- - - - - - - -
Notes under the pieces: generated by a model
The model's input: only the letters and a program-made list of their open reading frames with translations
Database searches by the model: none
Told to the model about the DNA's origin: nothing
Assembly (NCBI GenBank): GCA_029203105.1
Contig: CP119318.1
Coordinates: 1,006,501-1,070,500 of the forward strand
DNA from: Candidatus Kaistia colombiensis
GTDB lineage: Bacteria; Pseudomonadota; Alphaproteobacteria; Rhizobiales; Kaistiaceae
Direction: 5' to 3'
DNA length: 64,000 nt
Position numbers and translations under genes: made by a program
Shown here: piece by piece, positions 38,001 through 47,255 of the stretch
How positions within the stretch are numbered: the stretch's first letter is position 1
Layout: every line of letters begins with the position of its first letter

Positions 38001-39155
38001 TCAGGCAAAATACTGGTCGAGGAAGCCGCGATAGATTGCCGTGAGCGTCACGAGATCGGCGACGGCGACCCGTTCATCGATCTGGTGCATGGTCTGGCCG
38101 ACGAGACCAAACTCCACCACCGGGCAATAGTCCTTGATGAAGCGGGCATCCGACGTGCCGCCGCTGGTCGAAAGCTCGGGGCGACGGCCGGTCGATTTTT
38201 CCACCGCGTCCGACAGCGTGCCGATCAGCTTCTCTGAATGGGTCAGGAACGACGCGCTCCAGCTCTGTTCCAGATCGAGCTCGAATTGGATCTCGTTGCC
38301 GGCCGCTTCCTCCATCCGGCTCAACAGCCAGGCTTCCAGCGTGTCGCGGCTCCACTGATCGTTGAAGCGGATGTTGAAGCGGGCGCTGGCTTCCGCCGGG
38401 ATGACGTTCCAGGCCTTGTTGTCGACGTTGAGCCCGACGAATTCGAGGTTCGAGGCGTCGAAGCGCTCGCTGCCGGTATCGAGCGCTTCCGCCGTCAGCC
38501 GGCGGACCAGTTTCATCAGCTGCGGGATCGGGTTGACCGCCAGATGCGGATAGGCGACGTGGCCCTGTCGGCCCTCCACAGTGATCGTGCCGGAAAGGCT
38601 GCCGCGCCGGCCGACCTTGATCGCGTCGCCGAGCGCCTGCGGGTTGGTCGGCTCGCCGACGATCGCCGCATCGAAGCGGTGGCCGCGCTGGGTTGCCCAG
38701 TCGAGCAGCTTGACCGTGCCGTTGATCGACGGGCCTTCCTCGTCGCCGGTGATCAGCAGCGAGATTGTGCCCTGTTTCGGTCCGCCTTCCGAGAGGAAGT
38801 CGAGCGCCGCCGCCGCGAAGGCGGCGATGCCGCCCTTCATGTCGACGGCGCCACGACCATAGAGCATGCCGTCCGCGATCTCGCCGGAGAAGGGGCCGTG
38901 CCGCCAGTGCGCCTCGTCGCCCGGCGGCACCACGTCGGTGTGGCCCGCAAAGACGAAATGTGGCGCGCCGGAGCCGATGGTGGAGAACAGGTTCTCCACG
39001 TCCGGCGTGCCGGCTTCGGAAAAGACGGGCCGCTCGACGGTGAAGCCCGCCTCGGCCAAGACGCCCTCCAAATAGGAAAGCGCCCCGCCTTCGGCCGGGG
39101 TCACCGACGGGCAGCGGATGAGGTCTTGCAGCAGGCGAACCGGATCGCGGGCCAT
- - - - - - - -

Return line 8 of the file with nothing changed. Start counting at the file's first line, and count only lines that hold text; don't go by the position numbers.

DNA from: Candidatus Kaistia colombiensis